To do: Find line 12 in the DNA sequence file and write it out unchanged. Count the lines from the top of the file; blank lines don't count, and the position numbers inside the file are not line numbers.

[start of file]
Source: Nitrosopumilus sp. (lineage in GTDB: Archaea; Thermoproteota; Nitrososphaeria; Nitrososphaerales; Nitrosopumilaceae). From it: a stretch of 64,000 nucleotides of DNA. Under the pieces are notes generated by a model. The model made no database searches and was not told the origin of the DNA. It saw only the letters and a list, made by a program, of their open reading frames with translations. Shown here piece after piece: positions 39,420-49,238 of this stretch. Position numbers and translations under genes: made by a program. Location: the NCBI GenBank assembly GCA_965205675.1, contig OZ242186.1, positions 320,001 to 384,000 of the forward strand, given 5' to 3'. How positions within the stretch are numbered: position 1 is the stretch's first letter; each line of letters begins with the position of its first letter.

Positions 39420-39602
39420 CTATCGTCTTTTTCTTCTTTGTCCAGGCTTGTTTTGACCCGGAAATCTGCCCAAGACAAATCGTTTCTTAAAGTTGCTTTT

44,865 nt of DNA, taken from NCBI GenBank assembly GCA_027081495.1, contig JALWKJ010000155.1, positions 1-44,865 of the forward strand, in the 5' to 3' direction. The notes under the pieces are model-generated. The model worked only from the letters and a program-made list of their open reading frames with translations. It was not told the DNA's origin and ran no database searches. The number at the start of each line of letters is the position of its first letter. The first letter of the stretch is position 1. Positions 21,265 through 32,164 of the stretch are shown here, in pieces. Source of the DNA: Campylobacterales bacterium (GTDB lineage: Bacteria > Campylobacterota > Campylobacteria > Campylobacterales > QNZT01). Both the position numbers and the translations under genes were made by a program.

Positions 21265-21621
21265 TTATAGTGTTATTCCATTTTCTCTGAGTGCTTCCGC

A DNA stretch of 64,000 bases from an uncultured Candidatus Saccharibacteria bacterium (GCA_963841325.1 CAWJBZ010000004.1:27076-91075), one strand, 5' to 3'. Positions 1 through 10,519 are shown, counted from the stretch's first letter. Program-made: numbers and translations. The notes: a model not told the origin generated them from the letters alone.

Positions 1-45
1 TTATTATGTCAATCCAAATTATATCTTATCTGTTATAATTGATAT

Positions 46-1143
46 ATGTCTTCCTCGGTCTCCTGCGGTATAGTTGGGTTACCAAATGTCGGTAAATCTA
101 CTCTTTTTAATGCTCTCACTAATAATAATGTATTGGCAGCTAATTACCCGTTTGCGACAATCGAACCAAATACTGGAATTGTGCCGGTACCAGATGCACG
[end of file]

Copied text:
101 CTCTTTTTAATGCTCTCACTAATAATAATGTATTGGCAGCTAATTACCCGTTTGCGACAATCGAACCAAATACTGGAATTGTGCCGGTACCAGATGCACG